Posts Tagged ‘Jamaat-ud-Dawa’

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Lashkar-e-Taiba front charity expands footprint

February 6, 2015

Just as the terrorist group Hamas provides some social services in order to retain the loyalty of Palestinian Arabs, the jihadist group Lashkar-e-Taiba is expanding medical services to residents of Pakistan through its Jamaat-ud-Dawa front charity. (And the government of Pakistan is okay with that.)  The move also dovetails with one of Osama Bin Laden’s final wishes, which was for Al Qaeda to provide humanitarian services in order to win the hearts and minds of middle-of-the-road Muslims.

From NYT News Service:

In Pakistan, a charity project points to official tolerance of militants

KARACHI: Violence and mayhem are the hallmarks of Lashkar-e-Taiba, the Pakistani group that waged the deadly 2008 Mumbai attacks. But this week, the group publicly expanded its operations in an entirely different domain: health care.

On Monday, Lashkar’s founder, Hafiz Saeed, inaugurated an ambulance service run by the group’s charity wing, Jamaat-ud-Dawa, in the bustling port city of Karachi. Two days later a fleet of gleaming new vans, emblazoned with the charity’s distinctive flag and loaded with stretchers still wrapped in plastic, were parked outside the group’s Karachi headquarters, waiting to make their first runs to hospitals on this city’s often chaotic streets.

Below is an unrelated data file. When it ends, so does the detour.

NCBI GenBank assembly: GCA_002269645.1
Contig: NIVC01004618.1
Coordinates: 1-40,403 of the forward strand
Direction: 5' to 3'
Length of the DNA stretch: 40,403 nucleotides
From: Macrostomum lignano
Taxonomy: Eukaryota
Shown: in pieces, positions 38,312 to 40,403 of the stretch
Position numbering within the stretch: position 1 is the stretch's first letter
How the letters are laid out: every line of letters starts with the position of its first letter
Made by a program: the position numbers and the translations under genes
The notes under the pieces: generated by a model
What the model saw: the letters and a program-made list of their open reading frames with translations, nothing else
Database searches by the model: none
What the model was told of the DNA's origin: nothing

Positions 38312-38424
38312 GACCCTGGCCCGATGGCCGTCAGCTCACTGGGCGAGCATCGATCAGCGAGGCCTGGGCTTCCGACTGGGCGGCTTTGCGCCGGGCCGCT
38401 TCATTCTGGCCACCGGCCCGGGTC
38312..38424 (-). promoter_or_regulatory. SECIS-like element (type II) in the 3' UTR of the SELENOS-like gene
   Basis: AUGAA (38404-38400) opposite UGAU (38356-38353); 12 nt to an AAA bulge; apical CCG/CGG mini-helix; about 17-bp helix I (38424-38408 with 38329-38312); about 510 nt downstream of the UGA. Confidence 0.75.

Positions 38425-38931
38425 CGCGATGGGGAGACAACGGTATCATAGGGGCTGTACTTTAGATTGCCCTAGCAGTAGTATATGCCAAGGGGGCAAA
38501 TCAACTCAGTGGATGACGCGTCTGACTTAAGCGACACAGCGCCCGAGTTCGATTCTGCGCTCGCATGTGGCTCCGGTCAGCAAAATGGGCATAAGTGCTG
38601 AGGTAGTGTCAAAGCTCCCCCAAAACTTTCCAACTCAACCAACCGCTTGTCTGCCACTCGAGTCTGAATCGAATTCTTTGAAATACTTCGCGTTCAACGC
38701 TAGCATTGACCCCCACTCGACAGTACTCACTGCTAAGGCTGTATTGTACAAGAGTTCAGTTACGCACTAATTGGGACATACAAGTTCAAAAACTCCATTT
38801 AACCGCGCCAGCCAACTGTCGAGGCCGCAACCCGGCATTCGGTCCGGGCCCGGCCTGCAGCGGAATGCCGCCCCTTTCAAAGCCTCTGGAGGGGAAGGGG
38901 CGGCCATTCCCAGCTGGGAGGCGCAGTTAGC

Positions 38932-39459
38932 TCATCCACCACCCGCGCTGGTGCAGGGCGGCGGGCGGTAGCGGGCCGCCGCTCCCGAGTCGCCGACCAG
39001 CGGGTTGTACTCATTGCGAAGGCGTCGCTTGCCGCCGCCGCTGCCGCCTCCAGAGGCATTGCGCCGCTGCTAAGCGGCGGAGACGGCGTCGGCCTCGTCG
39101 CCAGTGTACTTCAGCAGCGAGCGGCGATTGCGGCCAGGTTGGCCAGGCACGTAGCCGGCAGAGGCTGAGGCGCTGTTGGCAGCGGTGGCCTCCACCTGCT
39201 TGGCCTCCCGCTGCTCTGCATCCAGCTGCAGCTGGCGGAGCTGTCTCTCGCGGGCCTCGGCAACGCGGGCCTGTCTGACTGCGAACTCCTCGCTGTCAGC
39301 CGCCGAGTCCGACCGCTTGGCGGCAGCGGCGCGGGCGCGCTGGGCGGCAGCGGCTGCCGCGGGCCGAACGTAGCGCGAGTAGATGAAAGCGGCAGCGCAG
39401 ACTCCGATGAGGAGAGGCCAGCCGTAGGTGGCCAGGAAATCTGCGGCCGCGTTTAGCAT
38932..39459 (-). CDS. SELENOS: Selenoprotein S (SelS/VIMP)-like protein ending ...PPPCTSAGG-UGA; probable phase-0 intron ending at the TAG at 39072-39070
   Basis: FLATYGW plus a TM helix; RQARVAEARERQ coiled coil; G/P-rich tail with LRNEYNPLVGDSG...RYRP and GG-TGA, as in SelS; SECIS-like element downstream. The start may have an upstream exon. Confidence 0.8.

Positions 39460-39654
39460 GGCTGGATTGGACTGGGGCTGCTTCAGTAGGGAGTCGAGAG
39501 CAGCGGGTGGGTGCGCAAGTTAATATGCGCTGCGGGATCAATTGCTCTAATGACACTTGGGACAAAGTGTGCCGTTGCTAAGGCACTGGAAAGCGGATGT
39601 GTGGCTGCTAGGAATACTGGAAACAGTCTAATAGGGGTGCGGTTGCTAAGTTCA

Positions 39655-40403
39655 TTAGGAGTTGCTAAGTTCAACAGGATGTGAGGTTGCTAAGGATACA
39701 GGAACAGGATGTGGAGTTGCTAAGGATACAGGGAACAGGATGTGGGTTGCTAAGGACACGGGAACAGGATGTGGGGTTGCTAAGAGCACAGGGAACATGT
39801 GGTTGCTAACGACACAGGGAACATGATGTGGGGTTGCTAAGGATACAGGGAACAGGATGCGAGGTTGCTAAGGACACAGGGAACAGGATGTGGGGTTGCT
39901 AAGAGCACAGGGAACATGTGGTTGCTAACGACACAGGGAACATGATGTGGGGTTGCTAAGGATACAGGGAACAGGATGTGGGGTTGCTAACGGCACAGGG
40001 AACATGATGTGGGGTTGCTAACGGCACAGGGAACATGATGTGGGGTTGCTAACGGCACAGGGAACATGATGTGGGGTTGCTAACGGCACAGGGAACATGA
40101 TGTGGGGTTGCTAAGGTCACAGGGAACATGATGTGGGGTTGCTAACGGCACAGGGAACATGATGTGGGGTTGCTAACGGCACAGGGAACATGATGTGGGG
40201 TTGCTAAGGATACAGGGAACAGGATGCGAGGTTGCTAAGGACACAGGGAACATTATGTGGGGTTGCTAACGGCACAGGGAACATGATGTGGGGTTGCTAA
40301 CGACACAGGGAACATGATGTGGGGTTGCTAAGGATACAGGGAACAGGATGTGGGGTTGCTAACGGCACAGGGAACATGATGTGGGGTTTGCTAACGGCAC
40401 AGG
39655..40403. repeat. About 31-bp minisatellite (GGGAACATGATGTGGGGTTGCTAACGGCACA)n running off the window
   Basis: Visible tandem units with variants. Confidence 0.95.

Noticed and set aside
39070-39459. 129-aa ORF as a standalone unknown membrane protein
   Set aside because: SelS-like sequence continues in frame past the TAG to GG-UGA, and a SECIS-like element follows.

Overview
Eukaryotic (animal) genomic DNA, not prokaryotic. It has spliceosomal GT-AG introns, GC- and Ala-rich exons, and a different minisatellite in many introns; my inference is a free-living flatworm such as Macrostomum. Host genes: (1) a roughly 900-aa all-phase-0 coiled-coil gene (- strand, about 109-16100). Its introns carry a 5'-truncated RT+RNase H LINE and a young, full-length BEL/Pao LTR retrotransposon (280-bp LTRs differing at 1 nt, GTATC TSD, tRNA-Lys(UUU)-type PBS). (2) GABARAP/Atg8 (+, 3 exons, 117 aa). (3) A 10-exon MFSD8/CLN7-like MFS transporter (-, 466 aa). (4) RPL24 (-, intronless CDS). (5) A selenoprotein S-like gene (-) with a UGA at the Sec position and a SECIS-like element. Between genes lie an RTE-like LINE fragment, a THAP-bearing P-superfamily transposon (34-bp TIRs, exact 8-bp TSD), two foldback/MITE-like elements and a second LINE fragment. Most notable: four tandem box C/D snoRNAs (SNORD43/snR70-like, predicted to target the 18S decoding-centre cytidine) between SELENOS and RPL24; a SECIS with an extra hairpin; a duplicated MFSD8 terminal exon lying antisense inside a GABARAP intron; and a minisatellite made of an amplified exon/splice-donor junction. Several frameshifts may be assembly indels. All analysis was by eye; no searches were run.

The group already operates a similar service in 100 towns and cities across Pakistan, a spokesman for the charity said, and was seeking donations to help fund the new service in Karachi.

Even as Pakistan is experiencing a wave of anti-militant sentiment after the Pakistani Taliban’s massacre of schoolchildren in Peshawar last month, the aggressively public profile of Lashkar-e-Taiba, particularly through its Jamaat-ud-Dawa affiliate, suggests that some militant groups still enjoy official tolerance.

In fact, some analysts saw the unveiling of the ambulance service this week as a calculated rebuke to speculation that the Pakistani authorities were finally going to enforce international sanctions against Jamaat-ud-Dawa…

Hat tip to Rushette.

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Islamic charity funded Mumbai terror attacks

July 11, 2014

Many of us will long remember the images of smoke billowing up from the Taj Mahal Hotel in Mumbai on Nov. 26, 2008, as a result of the wider operation that would become known in India as the 26/11 terrorist attacks that left 160 dead.

It has been presumed since then that hawala, the traditional Islamic money transfer system, was involved in the financing of the attack, which Money Jihad also believed helped the perpetrators. However, it is now beginning to appear, based on accounts from India’s Intelligence Bureau, that the Islamic charity known as Jamaat-ud-Dawa and its imams were actually behind the equivalent of $200,000 in payments, and that the money was transferred in small increments outside of the hawala system.

Rediff.com reports (h/t Geuzen):

‘JuD used charity money to fund Mumbai 26/11 attacks’

An Intelligence Bureau dossier has revealed that an amount of around Rs 1,17,37,820 was spent to carry out the Mumbai 26/11 terror attack by Pakistan sponsored Lashkar-e-Tayiba. The dossier is significant considering the recent ban on the Jamaat-ud-Dawa — Lashkar’s financial wing — imposed by the United States of America.

The JuD has been raising funds under the garb of charity and diverting it for terror activities particularly against India. The IB dossier details the manner in which the JuD raised funds for the 26/11 attack and diverted it to the Lashkar coffers.